The Washington Times - October 17, 2008, 12:02PM

The vibe around Redskin Park is decidedly different this week after your hometown heroes stubbed their toe in a 19-17 loss to the St. Louis Rams.

The Washington Times’ Ryan O’Halloran and News 4’s Lindsay Czarniak review the loss, debate the roster moves, wonder  if the Redskins can ever get a consistent pass rush, predict the Redskins-Browns game and opine about the NFC East.

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ryan and lindsay

1. Before getting to the wild Tuesday and the three roster moves, what about the Redskins’ loss to St. Louis on Sunday? At what point of the game did you guys think a loss was an real possibility?

Lindsay: I saw the tide turn when Pete Kendall’s fumble was returned 75 yards for the touchdown just before halftime. Even though the Redskins were able to come back and take the lead in the second half, I think that play gave the Rams the momentum and the confidence they needed to pull it back together when the game was winding down. I felt the Redskins weren’t playing as much of the “team” game they had spoken about in weeks past.

Ryan: I didn’t actually believe the Redskins would lose until Josh Brown’s field goal sailed through the uprights as time expired. It was simply an inexcusable loss. The Rams came here as one of the worst teams in the NFL and left no better. There was no sense of urgency by coach Jim Zorn in his play calling. It’s one thing to let the game come to you when you’re on the road, but when you’re at home against an inferior opponent, the mentality must be crush-their-will. The Redskins let St. Louis hang around and it cost them the game.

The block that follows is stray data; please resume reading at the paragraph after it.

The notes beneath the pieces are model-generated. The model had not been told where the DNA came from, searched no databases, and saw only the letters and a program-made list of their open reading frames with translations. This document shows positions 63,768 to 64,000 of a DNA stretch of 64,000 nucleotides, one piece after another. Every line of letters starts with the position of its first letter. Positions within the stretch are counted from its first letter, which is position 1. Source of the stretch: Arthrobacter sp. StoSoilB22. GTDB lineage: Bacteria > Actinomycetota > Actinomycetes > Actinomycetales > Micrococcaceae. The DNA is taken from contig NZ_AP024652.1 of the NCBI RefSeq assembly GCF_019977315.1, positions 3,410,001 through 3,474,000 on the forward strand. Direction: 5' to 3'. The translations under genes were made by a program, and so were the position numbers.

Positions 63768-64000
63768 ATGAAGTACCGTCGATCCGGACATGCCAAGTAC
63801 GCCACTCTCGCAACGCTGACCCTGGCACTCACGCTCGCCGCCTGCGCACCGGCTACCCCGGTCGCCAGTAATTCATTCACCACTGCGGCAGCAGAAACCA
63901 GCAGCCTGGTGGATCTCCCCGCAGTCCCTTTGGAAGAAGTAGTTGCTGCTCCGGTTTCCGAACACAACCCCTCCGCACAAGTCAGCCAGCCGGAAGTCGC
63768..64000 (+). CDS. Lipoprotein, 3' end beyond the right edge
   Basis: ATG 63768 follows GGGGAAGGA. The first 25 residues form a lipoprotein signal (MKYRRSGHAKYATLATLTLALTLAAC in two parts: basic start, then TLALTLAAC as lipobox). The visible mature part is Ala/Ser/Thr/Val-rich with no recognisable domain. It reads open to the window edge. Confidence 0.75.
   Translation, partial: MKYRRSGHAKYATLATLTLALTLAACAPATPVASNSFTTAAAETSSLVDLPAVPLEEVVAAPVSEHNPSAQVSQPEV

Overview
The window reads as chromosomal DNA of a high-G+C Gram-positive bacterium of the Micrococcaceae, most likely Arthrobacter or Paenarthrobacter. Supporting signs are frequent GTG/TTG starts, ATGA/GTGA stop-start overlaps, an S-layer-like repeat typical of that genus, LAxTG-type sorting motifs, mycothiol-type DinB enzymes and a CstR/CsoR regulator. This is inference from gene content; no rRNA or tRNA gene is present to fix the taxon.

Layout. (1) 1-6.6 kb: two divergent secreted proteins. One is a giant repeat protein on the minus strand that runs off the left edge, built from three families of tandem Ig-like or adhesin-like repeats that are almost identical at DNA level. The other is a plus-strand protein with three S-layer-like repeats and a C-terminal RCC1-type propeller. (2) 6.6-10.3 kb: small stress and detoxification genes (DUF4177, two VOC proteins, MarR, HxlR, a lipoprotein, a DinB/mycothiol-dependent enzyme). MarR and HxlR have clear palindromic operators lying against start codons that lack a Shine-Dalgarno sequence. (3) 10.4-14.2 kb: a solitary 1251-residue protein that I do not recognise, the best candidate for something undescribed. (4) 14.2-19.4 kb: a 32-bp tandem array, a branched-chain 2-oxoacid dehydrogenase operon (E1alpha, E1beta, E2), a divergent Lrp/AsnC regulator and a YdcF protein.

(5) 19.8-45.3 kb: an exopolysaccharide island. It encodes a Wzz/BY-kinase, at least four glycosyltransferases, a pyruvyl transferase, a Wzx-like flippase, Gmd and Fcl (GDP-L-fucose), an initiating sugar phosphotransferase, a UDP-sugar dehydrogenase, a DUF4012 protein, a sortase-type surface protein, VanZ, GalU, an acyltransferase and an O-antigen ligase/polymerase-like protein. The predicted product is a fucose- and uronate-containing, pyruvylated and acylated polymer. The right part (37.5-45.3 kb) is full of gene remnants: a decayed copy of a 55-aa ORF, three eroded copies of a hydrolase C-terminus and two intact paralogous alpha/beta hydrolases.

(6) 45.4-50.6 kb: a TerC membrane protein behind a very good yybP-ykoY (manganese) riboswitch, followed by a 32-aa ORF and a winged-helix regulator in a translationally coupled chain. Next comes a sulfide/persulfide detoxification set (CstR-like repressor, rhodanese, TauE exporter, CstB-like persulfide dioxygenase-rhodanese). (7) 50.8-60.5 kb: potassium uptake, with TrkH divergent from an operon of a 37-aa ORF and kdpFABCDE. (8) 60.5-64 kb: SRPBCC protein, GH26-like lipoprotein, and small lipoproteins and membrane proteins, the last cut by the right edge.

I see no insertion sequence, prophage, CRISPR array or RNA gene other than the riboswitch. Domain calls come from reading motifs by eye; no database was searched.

2. The Redskins made their first three roster moves of the regular season on Tuesday, adding Shaun Alexander, Mike Green and Ryan Plackemeier. What kind of impact can we expect Alexander to make and did the Redskins giving up on punter Durant Brooks surprise you?

L: The Redskins decision to part ways with Durant Brooks didn’t surprise me at all. They couldn’t afford to wait for him to come into his own. Sure he would’ve improved but he was putting the Redskins in an awful spot with bad field position and a lackluster performance. I’m actually surprised they didn’t make a move sooner. As for Alexander, I expect to see him out there on Sunday. He has a lot to prove - I know that’s how he feels. After being released by the Seahawks in April, he’s been waiting for this opportunity. I think that the question when Ladell Betts is healthy and Alexander is doing really well, what do you do then?

R: Brooks needed to be sent packing - he wasn’t becoming any more consistent and now he was fighting an injury. If Plackemeier doesn’t perform, he’ll get cut, too. The signing of Alexander is low-risk because he’s getting the veteran minimum salary but it became more interesting on Thursday when Clinton Portis missed his second consecutive day of practice with a hip flexor injury. I now think Portis was hobbling late Sunday or  early Monday and the Redskins made the fast move to  bring in Alexander. His impact will depend entirely on Portis’ health. Betts was averaging about six carries a game. The Green signing may turn out to be important in the short term because of Chris Horton’s injury.

3. Clinton Portis leads the NFL in carries and yards. Just how good is C.P. playing? Should Jim Zorn curtail Portis’ workload at all?

L: Jim Zorn should do exactly what he’s done so far this season with Portis. I feel like he’s sparked something in him - he trusts him and he’s getting the most production out of Portis that we’ve seen in years. I think the days off here and there are fine, but I’ll tell you what I also see — Clinton has picked up his devotion and his desire to be out with his teammates. Would he still love for the pre-season to be more like a “resort”? Yes, however, he wants more than anything to win and just this week he said that the personal accolades (though we know they do make him feel good) don’t mean anything if the team isn’t winning.